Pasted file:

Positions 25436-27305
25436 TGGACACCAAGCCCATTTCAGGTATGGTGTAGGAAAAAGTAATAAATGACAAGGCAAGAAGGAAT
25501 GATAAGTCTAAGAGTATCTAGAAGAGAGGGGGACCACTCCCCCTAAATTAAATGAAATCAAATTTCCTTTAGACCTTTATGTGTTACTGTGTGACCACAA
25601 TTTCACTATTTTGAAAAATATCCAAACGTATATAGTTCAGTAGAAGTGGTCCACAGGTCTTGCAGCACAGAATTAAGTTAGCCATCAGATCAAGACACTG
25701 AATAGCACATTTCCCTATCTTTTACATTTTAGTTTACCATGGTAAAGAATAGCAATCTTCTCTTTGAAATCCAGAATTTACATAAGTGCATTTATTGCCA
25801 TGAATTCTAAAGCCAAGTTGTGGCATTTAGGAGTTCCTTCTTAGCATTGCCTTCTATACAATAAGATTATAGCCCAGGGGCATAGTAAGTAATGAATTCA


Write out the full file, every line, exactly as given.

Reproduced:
Positions 25436-27305
25436 TGGACACCAAGCCCATTTCAGGTATGGTGTAGGAAAAAGTAATAAATGACAAGGCAAGAAGGAAT
25501 GATAAGTCTAAGAGTATCTAGAAGAGAGGGGGACCACTCCCCCTAAATTAAATGAAATCAAATTTCCTTTAGACCTTTATGTGTTACTGTGTGACCACAA
25601 TTTCACTATTTTGAAAAATATCCAAACGTATATAGTTCAGTAGAAGTGGTCCACAGGTCTTGCAGCACAGAATTAAGTTAGCCATCAGATCAAGACACTG
25701 AATAGCACATTTCCCTATCTTTTACATTTTAGTTTACCATGGTAAAGAATAGCAATCTTCTCTTTGAAATCCAGAATTTACATAAGTGCATTTATTGCCA
25801 TGAATTCTAAAGCCAAGTTGTGGCATTTAGGAGTTCCTTCTTAGCATTGCCTTCTATACAATAAGATTATAGCCCAGGGGCATAGTAAGTAATGAATTCA